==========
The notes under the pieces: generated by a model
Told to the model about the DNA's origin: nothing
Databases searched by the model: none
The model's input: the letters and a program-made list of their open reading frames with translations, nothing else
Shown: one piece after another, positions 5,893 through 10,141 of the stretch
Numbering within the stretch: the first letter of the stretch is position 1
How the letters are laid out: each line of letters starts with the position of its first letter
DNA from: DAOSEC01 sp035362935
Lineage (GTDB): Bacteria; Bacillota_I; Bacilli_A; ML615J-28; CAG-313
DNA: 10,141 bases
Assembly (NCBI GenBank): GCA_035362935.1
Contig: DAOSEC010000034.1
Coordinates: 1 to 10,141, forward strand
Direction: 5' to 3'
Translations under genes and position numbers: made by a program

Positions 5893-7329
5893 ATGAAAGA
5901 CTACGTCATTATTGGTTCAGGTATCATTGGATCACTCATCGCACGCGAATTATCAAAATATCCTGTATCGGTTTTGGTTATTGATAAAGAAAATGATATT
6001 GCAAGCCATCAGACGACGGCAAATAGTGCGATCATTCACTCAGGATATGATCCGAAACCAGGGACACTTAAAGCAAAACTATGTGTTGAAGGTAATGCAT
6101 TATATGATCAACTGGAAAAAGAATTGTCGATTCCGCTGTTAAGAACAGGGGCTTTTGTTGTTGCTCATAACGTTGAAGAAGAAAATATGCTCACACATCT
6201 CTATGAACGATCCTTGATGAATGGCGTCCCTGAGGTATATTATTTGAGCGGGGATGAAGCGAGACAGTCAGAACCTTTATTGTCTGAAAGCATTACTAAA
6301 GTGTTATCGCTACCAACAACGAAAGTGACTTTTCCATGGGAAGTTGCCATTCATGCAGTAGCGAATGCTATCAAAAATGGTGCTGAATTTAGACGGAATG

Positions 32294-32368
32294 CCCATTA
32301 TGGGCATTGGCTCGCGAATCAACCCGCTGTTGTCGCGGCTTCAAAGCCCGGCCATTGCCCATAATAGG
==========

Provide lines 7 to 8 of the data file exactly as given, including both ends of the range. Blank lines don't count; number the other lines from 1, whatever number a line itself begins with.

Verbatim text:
How the letters are laid out: each line of letters starts with the position of its first letter
DNA from: DAOSEC01 sp035362935